Harrigan, J. (2001). Specialization and the volume of trade: Do the data obey the laws? (No. w8675). National Bureau of Economic Research.
Hillman, A. L. (1980). Observations on the relation between "revealed comparative advantage" and comparative advantage as indicated by pre-trade relative prices. Review of World Economics, 116(2), 315-321.
Hoen, A. R., & Oosterhaven, J. (2006). On the measurement of comparative advantage. Ann Reg Sci, 40, 677-691.
Indian institute of foreign trade. (2011). India's sugar industry: Analysing domestic demand and recent trends. Ministry of Agriculture, Government of India.
Indian Sugar Mills Association. (2011). Indian sugar year book (Vol. 2). Indian Sugar Mills Association.
Indian sugar sector network report (2006). SINET, Indian Sugar Sector Network Report Sector Overview and SWOT Analysis.
Jadhav, R., & Bhardwaj, M. (2013). India to boost raw sugar exports, mills to get production support. Reuters.
Jayawickrama, A., & Thangavelu, S. M. (2010). Trade linkages between China, India and Singapore: Changing comparative advantage of industrial products. Journal of Economic Studies, 37(3), 248-266.
Kaur, A., & Nanda, P. (2011). Competitiveness of India's manufactured exports: A constant market share analysis. Indian Journal of Economics & Business, 10, 267-281.
Kuldilok, K. S., Dawson, P. J., & Lingard, J. (2013). The export competitiveness of the tuna industry in Thailand. British Food Journal, 115(3), 328-341.
Kumar, R., & Sheetal. (2013). Financial viability as a tool of competitiveness--a study of selected Indian sugar companies. Paper presented at the National Conference on Paradigm for Sustainable Business: People, Planet and Profit, IIT Roorkee.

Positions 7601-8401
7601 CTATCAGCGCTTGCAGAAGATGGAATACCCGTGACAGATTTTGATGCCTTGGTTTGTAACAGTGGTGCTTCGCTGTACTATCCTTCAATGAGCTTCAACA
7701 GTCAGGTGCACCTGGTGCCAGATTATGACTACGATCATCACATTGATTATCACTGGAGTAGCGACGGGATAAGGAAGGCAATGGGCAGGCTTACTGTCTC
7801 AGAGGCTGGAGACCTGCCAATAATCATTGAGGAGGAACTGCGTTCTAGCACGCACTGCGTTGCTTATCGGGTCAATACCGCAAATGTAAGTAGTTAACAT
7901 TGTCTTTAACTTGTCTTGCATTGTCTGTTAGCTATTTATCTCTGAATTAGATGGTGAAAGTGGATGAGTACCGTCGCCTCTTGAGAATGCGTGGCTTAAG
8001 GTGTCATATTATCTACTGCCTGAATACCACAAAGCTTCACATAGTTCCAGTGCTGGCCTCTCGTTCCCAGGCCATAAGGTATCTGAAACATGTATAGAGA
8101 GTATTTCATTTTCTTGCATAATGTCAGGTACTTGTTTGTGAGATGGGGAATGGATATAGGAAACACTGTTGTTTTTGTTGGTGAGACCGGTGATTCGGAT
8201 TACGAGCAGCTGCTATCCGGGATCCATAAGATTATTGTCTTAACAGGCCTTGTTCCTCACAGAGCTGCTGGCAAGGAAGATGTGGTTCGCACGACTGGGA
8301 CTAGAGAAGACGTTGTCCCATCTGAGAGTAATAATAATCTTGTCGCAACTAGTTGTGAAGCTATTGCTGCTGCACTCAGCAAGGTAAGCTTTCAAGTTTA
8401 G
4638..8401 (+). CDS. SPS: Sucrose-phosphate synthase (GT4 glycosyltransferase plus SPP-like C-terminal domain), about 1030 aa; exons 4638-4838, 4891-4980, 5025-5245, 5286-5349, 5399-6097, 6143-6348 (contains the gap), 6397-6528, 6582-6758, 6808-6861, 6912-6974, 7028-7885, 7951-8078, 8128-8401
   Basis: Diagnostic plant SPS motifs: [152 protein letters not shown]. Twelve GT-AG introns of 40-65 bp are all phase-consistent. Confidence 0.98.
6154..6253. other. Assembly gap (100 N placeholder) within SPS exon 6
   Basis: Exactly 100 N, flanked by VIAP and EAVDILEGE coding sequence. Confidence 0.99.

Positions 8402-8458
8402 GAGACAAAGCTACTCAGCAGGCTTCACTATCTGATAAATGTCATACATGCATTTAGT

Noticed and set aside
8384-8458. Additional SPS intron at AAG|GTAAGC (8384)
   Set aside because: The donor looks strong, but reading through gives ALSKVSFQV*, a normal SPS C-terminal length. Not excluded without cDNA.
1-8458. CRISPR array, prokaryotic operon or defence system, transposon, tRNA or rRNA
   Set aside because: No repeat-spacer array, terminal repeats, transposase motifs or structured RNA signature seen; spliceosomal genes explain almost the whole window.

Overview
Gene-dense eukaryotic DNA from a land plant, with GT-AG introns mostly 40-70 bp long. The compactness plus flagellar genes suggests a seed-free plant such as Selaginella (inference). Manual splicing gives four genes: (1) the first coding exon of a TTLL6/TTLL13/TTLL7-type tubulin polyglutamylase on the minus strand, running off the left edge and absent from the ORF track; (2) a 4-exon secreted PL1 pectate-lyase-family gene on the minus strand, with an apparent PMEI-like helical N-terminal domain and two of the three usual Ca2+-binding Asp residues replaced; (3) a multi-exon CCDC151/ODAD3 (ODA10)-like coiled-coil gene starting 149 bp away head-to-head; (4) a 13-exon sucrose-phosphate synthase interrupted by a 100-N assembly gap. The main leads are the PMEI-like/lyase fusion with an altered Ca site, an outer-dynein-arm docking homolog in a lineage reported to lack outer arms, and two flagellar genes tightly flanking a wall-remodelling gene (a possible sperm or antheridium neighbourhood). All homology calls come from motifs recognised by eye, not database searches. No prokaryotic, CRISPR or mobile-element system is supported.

Landes, M. R. (2010). Indian sugar market more volatile. Amber Waves.
Laursen, K. (1998). Revealed comparative advantage and the alternatives as measures of international specialisation (No. 98-30). DRUID, Copenhagen Business School, Department of Industrial Economics and Strategy/Aalborg University, Department of Business Studies.
Lee, J. (1995). Comparative advantage in manufacturing as a determinant of industrialization: The Korean case. World Development, 23(7), 1195-1214.
Mahadevan, R. (2009). The viability of Fiji's sugar industry. Journal of Economic Studies, 36(4), 309-325.
Mahmood, A. (2000). Export specialization and competitiveness of the Malaysian manufacturing: trends, challenges, and prospects.
Maule, A. (1996). Some implications of AFTA for Thailand: A revealed comparative advantage approach. ASEAN Economic Bulletin, 13(1), 14-38.
McConnell, M., Dohlmann, E., & Haley, S. (2010). World sugar price volatility intensified by market and policy factors. Amber Waves, 8(3), 28-35.